Sunday, January 6, 2013

Spoiler Alert: It Wasn't a Velociraptor

So it's been about eight weeks since my last post.  A lot has gone on since mid-November.  Namely, Thanksgiving, my birthday, the mistaken prophecy of the Mayans, and, in efforts to not bury the lead, our daughter was born.

Much to my chagrin, she was not a velociraptor.  But she's rather cute, so I think we'll keep her.

For those not familiar with the interweb reference:

What actually was the result of labor after 9 months of a rather difficult pregnancy was far less dangerous but much, much more adorable:

Not a velociraptor
Em gave birth at the Birthing Center in Bryn Mawr -- a midwifery practice where they only do natural birth.  In other words: no epidurals.

For the males of the species who may be reading this, those two words may have little impact for you.  For anyone who has witnessed a natural birth and/or delivered a baby under those circumstances, I'm quite certain you clenched your nether-regions just now.

The recounting of the story from my shoddy second-hand perspective is a sorry substitute from getting it straight from the source, but seeing as whatever hormonal cocktail the body releases in the mother's endocrine system post-delivery seems to have a total amnesiac effect on the mother regarding what she just went through, I'll have to do my best.

Em started laboring around 3:00 PM on Friday the 21st.  At least, that's when she told me that she was feeling pretty regular contractions.  You have to realize that I'd been hovering over her for the past two weeks and every time she'd wince, I was ready to load us all into the car.  

The contractions were steadily increasing in duration and intensity, but she took the midwives advice and tried to distract herself with other activities until they became too intense to ignore.  

She actually cooked herself some pancakes and vacuumed a bit before she had to sit down.  We played video games until she had to put the controller down and hold her belly.  She called the midwife and described the pain and they told her to go take a shower and give them a call in another hour.  Hopefully by that point the contractions would be closer together and lasting for a longer period of time.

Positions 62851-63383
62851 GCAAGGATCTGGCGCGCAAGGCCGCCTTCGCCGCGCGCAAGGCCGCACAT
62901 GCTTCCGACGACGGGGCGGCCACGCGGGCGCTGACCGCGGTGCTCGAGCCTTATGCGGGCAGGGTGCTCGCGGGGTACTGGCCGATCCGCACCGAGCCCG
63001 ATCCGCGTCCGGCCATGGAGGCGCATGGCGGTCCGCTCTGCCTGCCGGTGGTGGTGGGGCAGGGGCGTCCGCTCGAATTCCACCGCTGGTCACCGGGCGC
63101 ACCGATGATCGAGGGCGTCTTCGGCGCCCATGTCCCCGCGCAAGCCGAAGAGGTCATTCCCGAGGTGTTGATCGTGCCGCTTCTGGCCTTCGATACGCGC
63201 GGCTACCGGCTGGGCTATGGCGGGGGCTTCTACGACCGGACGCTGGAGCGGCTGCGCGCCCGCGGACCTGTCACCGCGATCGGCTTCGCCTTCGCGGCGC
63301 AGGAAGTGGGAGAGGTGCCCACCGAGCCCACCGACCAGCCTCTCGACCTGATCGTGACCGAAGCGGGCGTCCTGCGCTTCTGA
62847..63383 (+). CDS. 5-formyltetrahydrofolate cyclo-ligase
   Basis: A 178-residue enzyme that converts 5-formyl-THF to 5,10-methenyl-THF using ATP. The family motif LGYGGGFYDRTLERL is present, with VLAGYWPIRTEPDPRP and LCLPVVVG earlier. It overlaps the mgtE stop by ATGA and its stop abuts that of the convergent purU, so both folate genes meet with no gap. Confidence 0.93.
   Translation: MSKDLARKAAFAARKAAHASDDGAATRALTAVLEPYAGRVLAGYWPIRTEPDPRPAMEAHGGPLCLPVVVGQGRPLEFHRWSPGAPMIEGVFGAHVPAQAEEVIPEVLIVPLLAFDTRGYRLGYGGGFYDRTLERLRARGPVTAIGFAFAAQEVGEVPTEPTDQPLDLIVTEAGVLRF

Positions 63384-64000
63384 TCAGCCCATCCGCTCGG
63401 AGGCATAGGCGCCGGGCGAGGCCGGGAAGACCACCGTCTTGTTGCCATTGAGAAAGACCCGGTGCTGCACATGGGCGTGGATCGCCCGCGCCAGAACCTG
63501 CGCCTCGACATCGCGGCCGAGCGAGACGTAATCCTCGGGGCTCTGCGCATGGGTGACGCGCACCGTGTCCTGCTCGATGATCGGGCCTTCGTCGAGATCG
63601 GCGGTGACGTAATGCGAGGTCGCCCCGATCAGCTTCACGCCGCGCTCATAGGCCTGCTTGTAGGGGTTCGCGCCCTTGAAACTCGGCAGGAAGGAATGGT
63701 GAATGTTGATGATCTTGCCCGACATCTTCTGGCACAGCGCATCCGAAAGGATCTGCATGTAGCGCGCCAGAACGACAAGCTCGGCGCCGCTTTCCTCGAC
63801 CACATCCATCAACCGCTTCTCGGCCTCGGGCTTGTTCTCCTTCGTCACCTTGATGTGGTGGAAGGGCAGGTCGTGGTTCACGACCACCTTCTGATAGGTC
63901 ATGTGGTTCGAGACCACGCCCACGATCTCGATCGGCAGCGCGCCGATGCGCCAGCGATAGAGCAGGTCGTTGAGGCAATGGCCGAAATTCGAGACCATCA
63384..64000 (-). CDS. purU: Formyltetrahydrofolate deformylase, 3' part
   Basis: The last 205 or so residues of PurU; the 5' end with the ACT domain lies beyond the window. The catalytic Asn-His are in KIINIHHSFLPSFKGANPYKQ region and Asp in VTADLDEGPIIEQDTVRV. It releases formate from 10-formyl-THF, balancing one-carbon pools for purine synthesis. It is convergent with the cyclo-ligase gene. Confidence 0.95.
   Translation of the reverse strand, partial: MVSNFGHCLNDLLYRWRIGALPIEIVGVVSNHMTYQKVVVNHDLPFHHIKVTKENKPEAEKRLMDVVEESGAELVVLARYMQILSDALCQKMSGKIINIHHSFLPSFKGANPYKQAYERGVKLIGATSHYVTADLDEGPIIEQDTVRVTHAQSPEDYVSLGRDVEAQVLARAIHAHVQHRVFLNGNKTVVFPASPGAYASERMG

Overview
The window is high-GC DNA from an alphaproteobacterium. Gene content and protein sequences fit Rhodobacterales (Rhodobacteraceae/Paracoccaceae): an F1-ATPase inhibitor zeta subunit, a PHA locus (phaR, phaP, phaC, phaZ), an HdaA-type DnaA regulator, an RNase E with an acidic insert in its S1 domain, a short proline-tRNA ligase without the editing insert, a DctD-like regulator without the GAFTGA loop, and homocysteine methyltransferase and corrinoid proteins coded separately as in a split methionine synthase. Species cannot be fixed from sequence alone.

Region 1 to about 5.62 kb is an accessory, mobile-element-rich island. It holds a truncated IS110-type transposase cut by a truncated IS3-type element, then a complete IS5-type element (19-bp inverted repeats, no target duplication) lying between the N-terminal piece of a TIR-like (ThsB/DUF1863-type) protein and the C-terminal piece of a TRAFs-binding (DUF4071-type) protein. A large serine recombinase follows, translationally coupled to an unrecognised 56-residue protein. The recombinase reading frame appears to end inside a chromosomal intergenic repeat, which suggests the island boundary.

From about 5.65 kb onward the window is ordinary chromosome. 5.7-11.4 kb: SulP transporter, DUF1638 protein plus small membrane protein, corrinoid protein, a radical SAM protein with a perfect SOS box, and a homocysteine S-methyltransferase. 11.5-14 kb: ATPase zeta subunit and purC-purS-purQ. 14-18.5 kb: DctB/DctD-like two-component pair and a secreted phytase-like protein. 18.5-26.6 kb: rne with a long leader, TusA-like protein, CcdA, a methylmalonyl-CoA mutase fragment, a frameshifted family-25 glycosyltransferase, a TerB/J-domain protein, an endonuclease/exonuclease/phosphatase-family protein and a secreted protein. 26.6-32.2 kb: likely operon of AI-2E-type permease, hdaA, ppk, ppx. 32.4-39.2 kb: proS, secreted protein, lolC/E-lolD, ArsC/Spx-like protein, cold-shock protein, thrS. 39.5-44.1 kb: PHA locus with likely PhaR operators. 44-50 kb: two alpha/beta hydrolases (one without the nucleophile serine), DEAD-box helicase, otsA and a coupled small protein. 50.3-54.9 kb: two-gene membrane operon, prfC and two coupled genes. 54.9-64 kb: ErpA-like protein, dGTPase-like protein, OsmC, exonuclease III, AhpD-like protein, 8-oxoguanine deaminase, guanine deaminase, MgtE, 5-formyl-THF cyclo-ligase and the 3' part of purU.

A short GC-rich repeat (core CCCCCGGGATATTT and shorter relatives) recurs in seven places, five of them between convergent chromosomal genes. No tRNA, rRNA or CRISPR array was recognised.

At 10:00 PM (seven hours after the "pre-labor" contractions had started) we got in the car and headed for the Birth Center.  Ruby (our noble basset hound) was under the watchful care of two of our friends and the cats were well stocked with food and drink, so there was nothing to focus on aside from getting this baby out.

But first, we stopped at Wawa.

Now, before anyone strings me up for being an insensitive bastard husband, the Birth Center tells you to bring a "victory" meal with you so that when labor is over, Mom can get something to eat.  The entire pregnancy Em's been craving an Italian hoagie.  And as pregnant women are supposed to avoid cold lunch meats, it's been off the menu for the past 9 months.  

It being after 10:00 PM, the only place I could think of to stop for one was Wawa.  So, while Em was writhing in her seat, I went in an picked up a Shorti.

If our baby is going to be born and raised in Delco, she might as well get used to it early.

Mission accomplished, we made it the rest of the way to the Birth Center.  The nurse on duty opened the door for us and led us to the green suite.

At this point the midwife came in to assess the situation.  Em was still under the impression that she wasn't really going to give birth yet and that they might send us back home, but after checking under the hood, it looked like we were in business -- she was 3 centimeters along and this was going to happen.

Now, as of this point Em's been awake for about 13 hours.  She tried to nap at home but the contractions kept her awake.  Already tired, she's in for another 18 hours of labor.